Rana KARADSHEH-HADDAD, Country Manager, Singapore, International Finance Corporation, Singapore
LIANG Haiming, Chairman and Chief Economist of China Silk Road iVally Research Institute, People's Republic of China
Audra LOW, Head of Origination and Structuring, Clifford Capital, Singapore
PANG Yee Ean, Director General, Investments, Asian Infrastructure Investment Bank, People's Republic of China
Roy TAN, Head of Wholesale Corporate Banking, OCBC Bank, Singapore
WANG Wei (Steve), Managing Director and Deputy Head of Research, Bank of China International (BOCI), People’s Republic of China
8B – Panel Discussion
Positioning China as a smart manufacturing country is a priority by Beijing with the “Made in China 2025" initiative set to move the Chinese industry up the technology and value-added ladder, similar to Germany's "Industry 4.0" plan. The goal is to make Chinese industry innovation-driven, more efficient and integrated so that it can occupy the “commanding heights” of the economy with the objective of raising the domestic content of core components and materials to 70% by 2025. The initiative highlights 10 priority sectors: 1) New advanced information technology; 2) Automated machine tools & robotics; 3) Aerospace and aeronautical equipment; 4) Maritime equipment and high-tech shipping; 5) Modern rail transport equipment; 6) New-energy vehicles and equipment; 7) Power equipment; 8) Agricultural equipment; 9) New materials; and 10) Biopharma and advanced medical products.
Georges HAOUR, Emeritus Professor of Technology & Innovation Management, IMD, Switzerland
WANG Ge, Supervisor, Chinese Academy of Science Holdings Co Ltd, People's Republic of China
Derrick XIONG, Co-Founder and Chief Marketing Officer, EHang Inc, People's Republic of China
Edmund XU, CEO & GM, NVC Lighting Global Markets and Singapore Regional Office, People's Republic of China
|1700hrs – 1715hrs||
|1715hrs – 1830hrs||
9A – Panel Discussion
The 19th Congress of China’s Communist Party is the seminal event for this year in China with political maneuvering and the preparations for the Congress impacting events in the country. Of special importance is the context in which the Congress is taking place, with China being confronted with a set of unprecedented economic challenges i.e. a lower GDP growth rate, a debt-to-GDP ratio now at 280%, and capital outflows. On the international front, with Donald Trump at the White House the US-China relationship is in a much more volatile and tense era, with trade and economic frictions looming ahead and the crisis in the Korean peninsula threatening to degenerate at any moment. The outcome of the Congress will provide some crucial indications about China’s future course.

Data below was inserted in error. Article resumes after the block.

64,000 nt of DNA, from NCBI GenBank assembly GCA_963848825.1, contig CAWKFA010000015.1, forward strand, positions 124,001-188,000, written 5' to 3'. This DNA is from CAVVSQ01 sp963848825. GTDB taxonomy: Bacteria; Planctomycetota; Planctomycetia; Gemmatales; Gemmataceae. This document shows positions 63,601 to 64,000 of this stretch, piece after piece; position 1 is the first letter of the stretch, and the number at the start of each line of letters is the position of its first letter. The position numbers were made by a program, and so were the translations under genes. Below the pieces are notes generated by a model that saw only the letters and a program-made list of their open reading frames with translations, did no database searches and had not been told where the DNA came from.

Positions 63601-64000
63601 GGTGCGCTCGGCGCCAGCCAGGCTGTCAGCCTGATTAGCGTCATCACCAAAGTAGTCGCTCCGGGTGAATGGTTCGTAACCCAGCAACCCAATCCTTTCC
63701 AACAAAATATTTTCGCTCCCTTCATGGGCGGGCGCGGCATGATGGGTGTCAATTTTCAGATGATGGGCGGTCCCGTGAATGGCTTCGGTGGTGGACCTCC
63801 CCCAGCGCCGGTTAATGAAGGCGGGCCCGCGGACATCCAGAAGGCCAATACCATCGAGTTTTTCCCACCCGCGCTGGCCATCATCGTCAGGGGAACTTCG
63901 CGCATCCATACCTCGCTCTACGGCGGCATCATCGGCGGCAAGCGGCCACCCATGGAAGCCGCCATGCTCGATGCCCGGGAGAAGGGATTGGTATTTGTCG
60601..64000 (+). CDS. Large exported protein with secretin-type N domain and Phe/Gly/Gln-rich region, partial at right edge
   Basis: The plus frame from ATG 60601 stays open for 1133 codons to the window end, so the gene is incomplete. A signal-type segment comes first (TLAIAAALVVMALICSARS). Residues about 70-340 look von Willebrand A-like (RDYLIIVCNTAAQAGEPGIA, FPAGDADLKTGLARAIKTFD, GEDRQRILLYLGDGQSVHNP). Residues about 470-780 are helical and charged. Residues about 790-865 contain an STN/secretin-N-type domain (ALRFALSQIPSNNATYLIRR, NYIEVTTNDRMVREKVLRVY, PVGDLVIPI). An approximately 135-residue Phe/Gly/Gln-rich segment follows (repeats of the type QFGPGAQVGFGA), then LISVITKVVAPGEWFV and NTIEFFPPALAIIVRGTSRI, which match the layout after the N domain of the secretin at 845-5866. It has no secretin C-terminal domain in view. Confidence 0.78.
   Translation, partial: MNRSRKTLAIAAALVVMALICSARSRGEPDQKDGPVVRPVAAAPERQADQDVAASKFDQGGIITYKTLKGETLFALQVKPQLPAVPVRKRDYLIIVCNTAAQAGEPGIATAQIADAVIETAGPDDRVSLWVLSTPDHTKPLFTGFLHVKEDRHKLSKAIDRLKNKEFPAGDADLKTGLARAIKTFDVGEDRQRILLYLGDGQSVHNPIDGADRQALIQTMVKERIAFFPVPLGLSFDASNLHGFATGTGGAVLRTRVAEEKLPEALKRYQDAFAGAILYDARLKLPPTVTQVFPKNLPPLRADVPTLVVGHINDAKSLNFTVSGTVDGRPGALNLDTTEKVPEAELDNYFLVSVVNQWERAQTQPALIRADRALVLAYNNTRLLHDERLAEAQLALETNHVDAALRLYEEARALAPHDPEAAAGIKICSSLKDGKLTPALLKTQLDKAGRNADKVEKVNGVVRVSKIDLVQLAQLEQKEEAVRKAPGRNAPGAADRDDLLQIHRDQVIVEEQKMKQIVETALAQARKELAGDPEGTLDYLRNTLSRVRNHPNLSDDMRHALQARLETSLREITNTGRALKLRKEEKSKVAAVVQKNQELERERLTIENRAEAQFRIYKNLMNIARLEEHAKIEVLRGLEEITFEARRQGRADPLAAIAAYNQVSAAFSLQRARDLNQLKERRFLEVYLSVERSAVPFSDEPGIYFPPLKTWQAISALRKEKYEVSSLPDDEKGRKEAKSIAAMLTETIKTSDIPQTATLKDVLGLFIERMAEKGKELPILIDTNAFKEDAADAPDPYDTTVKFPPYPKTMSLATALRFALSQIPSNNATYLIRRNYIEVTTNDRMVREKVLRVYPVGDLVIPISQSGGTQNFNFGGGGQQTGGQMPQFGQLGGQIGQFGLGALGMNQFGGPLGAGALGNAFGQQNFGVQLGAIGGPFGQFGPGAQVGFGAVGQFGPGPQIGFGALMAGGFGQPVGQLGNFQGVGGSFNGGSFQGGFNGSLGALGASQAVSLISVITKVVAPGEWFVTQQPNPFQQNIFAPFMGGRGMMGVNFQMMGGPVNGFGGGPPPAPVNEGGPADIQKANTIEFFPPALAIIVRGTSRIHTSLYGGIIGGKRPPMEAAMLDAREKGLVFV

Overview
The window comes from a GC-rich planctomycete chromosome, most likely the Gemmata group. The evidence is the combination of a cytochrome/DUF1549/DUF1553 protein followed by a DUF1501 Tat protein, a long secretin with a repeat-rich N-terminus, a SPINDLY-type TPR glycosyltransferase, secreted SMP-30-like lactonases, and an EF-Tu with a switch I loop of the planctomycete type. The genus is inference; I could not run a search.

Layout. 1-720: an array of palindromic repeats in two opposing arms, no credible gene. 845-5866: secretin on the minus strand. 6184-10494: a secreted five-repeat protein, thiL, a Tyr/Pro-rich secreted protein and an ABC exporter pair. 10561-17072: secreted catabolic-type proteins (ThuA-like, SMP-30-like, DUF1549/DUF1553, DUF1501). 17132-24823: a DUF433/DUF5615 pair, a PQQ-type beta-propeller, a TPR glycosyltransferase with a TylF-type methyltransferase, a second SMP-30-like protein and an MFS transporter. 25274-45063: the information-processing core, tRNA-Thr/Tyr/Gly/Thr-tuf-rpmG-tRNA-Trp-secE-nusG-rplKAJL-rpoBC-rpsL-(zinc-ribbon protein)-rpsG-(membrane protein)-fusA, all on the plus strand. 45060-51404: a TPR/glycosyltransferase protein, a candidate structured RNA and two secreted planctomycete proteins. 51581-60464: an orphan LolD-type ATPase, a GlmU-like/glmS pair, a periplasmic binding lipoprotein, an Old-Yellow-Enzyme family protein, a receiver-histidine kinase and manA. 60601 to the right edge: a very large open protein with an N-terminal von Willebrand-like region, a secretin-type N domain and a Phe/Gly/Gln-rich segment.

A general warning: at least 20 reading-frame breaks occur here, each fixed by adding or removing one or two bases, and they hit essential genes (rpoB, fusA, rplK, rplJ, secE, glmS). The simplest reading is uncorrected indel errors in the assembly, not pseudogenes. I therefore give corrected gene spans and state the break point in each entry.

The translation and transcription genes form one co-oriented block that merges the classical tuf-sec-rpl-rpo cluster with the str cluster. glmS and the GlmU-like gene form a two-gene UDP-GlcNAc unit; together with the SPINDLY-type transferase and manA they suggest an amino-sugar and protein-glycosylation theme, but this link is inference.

Kerry BROWN, Professor of Chinese Studies and Director of the Lau China Institute, King’s College London, United Kingdom
Richard HU, Professor of Political Science, Head of Department of Politics and Public Administration, University of Hong Kong, Hong Kong SAR
Michael KOVRIG, Senior Adviser, North East Asia, International Crisis Group, Hong Kong SAR
9B – Panel Discussion
Foreign companies in China are increasingly frustrated by what they see as a deterioration of the conditions for their activities. The last survey of AMCHAM Beijing indicates that more than 80% of US companies feel less welcomed in China than in the past. There are concerns about the impact of the domestic innovation policy which could gradually exclude foreign companies from high-tech sectors; about the Manufacturing in China 2025 (Made in China 2025) initiative which would put foreign companies at a disadvantage vis à vis Chinese companies in key industrial sectors; about the new cyber security law which will increase costs for MNCs because they will have to rely on Chinese servers data relating to the country’s citizens instead of on their Headquarters servers and which could put their intellectual property at risk by allowing the government to demand access to their computer sourcing codes. Europeans and Americans may also be exasperated by the lack of reciprocity between the conditions granted to Chinese companies in their countries and the ones given to US and European companies in China.
Alan BEEBE, President, American Chamber of Commerce in China, United States of America
Nick COYLE, Executive Director & CEO, China-Australia Chamber of Commerce in Beijing, People's Republic of China
George LAU, Vice President, European Chamber of Commerce in China, People's Republic of China
Ivan Kwang Ping LEW, Chairman & CEO, Shaw Holdings Pte Ltd, Singapore
Nina YANG, Chief Executive Officer, Sustainable Urban Development, Ascendas-Singbridge, Singapore
|1830hrs – 1900hrs||
|1900hrs – 2130hrs||
10 – Business China 10th Anniversary Celebration, Business China Awards Presentation 2017 and FutureChina Global Forum Closing Gala Dinner